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From AP:

Utility crews scrambled to restore power after Hurricane Irene raked across the Eastern Seaboard. But even with help from thousands of out-of-state repair crews, power companies say it may be days before some people see the lights back on.

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@ nickconfessore : Raw footage of @NYGovCuomo's first aerial survey of #irene damage via @stateofpolitics. More footage later. http://t.co/yxVHleC

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From HuffPost's John Celock:

The Army Corps of Engineers will be touring the Somerset County, NJ communities of Bound Brook and Manville today. Both communities were hit with flooding in the aftermath of Hurricane Irene. Both towns have a history of flooding, including during after Hurricane Floyd hit New Jersey in 1999.

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We asked, and you responded. Here's a sample of what Huffington Post readers saw during and after Irene.

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@ NYCMayorsOffice : Hundreds of Con Ed crews are on the streets working to restore service to about 38,000 NYC customers currently without #power.

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The New York Times describes the scene in a school gym shelter over the weekend:

The sleepover was an international scene. Guests spoke English, Spanish, Mandarin, Russian and Farsi.

Lying on a cot next to her mother and her aunt, Kimia Shahandeh, 25, studied for the Test of English as a Foreign Language, or Toefl, and dipped in and out of “Funny in Farsi,” a memoir by an Iranian immigrant to the United States. Azadeh Lassman, Ms. Shahandeh’s aunt, chatted in Farsi with her sister and tore up pieces of paper to make a deck of cards.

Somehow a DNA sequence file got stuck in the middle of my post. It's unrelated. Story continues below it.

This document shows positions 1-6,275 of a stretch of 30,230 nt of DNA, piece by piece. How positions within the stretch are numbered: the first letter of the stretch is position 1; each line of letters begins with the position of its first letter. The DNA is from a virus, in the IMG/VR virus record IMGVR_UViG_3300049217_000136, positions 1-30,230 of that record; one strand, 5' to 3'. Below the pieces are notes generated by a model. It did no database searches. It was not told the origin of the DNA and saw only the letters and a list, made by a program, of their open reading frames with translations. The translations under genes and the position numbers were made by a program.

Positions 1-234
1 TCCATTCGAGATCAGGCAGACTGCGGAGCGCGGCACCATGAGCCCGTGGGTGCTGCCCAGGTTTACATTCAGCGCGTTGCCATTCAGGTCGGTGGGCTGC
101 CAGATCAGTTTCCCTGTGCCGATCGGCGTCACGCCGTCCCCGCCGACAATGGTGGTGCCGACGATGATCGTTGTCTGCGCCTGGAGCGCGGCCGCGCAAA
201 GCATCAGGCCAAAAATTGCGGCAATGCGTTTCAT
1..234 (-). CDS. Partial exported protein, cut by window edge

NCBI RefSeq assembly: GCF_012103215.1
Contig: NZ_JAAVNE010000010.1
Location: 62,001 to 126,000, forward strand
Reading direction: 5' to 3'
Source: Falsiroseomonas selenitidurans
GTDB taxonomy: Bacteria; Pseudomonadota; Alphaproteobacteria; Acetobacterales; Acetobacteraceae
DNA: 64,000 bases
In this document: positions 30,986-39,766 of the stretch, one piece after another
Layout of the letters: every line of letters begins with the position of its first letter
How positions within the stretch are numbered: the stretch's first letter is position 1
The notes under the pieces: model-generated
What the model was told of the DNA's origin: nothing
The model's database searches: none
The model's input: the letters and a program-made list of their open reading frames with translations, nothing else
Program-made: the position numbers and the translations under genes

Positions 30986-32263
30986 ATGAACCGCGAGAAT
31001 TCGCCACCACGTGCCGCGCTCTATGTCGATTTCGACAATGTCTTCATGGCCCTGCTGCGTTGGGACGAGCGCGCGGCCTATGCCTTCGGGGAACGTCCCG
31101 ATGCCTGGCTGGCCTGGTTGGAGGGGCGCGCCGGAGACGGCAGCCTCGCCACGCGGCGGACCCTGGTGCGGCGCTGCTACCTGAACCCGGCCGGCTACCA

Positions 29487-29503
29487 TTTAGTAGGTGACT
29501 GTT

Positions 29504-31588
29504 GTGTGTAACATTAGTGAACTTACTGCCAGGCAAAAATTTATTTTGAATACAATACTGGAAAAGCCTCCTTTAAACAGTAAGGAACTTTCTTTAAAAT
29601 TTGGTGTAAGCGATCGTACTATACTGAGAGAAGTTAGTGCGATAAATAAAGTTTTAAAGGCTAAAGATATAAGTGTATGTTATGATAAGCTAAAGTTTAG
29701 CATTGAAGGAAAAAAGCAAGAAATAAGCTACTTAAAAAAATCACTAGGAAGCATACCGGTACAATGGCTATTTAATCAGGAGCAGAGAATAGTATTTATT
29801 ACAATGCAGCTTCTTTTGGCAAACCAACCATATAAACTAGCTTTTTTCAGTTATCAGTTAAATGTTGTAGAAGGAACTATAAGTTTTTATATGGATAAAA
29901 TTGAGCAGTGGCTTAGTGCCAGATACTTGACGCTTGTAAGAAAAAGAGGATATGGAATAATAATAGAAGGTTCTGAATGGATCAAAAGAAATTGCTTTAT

Read the full story here.

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The Associated Press reports:

NEW YORK -- Wireless networks fell quiet Sunday in some coastal areas of North Carolina and southern Virginia, but calls were going through in most areas affected by Tropical Storm Irene, the Federal Communications Commission said.

In Lenoir, Greene and Carteret counties of North Carolina, 50 percent to 90 percent of cell towers went offline, said Rear Adm. Jamie Barnett, head of the public safety bureau of the Federal Communications Commission.

More here.

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@ breakingirene : Vermont State Police confirm second death in Wilmington area following devastating flooding - Burlington Free Press http://t.co/xM7Y9AM

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The Brattleboro Reformer provides a video slideshow of images from around Windham County, Vermont.

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Boston.com/Boston Globe report:

@ BostonUpdate : Irene's 1st fatality in Mass; public works employee in Southbridge electrocuted by downed power line at home http://t.co/ZLYC7BZ #MAIrene